Brown's present strategy is to win over two Republicans in both the Assembly and the Senate, to give him the two-thirds vote he needs, to place a tax bill on the ballot. He is hoping to cover half the $25 billion deficit by tax extensions, the other half by cuts. Although several Republicans have been meeting with him, they have thus far refused to support a vote, leaving the state in a familiar place—bankrupt and without a balanced budget.

Michigan Governor Adopts Obama Tactics for Smashing Unions

March 22 (EIRNS)—Michigan Gov. Rick Snyder announced his "Economic Vitality Incentive Program" yesterday, a behavioral-economics "incentive" program to force Michigan's municipalities to crush their own unions if they want to get state revenue sharing. It is precisely modelled on the Race to the Top (or, "Racist at the Top") program of Barack Obama and the clique of behavioral economists who surround him.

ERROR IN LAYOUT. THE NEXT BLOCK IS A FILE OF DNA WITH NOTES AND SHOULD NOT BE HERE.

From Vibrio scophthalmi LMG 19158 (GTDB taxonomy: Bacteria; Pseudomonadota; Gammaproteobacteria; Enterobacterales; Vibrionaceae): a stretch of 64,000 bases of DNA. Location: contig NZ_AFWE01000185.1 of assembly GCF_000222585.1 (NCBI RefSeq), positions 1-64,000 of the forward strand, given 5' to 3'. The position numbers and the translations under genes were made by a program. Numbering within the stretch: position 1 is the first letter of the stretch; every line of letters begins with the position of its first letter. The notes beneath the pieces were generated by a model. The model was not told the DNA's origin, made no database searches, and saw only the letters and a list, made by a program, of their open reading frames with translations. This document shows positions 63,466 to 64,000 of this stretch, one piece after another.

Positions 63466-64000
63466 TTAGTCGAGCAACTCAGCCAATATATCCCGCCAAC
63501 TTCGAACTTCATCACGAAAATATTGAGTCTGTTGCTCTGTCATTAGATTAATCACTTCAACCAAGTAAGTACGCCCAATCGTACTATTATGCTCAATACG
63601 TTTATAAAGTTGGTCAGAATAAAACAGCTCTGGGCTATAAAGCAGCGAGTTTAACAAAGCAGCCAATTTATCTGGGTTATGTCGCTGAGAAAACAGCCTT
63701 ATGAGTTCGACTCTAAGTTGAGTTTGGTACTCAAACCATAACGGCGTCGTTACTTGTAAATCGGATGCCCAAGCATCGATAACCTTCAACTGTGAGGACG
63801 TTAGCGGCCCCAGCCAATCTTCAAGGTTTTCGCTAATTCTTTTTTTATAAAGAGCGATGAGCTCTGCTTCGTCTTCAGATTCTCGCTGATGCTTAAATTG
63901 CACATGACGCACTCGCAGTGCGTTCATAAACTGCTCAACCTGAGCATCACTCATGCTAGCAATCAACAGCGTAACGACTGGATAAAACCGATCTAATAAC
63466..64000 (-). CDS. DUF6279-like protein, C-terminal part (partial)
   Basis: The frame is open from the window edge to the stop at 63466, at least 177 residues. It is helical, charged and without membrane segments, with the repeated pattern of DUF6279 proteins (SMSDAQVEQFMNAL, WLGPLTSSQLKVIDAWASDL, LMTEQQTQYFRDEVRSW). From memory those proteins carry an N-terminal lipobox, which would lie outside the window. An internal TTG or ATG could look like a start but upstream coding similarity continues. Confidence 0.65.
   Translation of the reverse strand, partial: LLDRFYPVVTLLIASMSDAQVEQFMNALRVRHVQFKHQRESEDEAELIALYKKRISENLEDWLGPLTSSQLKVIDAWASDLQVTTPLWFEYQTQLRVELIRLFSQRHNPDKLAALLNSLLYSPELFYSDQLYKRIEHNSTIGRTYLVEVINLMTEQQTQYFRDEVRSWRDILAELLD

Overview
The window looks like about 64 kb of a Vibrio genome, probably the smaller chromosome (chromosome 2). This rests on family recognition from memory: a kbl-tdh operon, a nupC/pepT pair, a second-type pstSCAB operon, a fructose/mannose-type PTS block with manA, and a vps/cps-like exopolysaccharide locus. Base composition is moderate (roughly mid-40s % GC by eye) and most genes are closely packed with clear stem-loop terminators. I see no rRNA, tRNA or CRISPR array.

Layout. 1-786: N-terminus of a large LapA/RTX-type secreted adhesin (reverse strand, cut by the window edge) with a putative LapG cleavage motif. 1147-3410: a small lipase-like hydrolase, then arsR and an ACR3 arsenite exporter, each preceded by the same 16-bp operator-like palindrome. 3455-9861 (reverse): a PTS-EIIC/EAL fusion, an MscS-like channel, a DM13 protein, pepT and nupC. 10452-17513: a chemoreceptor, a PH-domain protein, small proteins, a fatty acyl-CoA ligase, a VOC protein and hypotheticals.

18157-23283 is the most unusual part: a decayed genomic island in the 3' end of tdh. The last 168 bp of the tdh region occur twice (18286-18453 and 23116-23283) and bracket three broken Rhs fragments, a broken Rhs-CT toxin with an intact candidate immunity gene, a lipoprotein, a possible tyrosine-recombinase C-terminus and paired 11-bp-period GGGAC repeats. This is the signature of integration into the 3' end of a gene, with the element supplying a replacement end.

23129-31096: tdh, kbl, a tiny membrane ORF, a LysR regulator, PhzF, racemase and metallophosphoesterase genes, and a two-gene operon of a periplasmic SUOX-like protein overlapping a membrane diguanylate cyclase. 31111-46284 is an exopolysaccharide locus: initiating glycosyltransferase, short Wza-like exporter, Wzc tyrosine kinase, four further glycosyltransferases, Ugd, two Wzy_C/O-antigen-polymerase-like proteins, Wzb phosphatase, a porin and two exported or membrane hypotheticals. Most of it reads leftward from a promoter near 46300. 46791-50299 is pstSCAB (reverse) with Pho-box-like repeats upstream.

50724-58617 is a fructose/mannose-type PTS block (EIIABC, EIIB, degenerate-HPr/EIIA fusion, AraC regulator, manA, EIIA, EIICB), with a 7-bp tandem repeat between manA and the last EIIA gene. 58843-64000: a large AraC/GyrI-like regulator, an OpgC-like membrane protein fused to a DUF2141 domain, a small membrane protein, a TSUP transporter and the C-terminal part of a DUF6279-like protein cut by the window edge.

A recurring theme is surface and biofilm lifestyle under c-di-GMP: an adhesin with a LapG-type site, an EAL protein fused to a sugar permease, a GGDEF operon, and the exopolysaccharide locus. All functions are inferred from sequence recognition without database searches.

Whereas, before Obama, Federal education subsidies were based on the principle of every student's equal right to an education, now Obama's RTTT forces children, teachers, schools, and states to compete in their willingness to implement Obama's "reforms," in order to qualify for a small amount of money, while denying it to other schools and students. This is why RTTT was condemned as racist by all major U.S. civil rights organizations last year.

In just the same way, Snyder's program would deny cities and towns the state revenue-sharing which is now theirs by right, unless they successfully compete against other cities and towns to implement Snyder's so-called "reforms"—mainly unionbusting.

A commentary posted on notes that, under Snyder's plan, municipalities have to adopt reforms to get the funds that were formerly distributed as revenue sharing. "This is similar to how the federal government structured the 'Race to the Top' program, which forced states to embrace reform to get a piece of stimulus funding," notes author Nathan Bomey.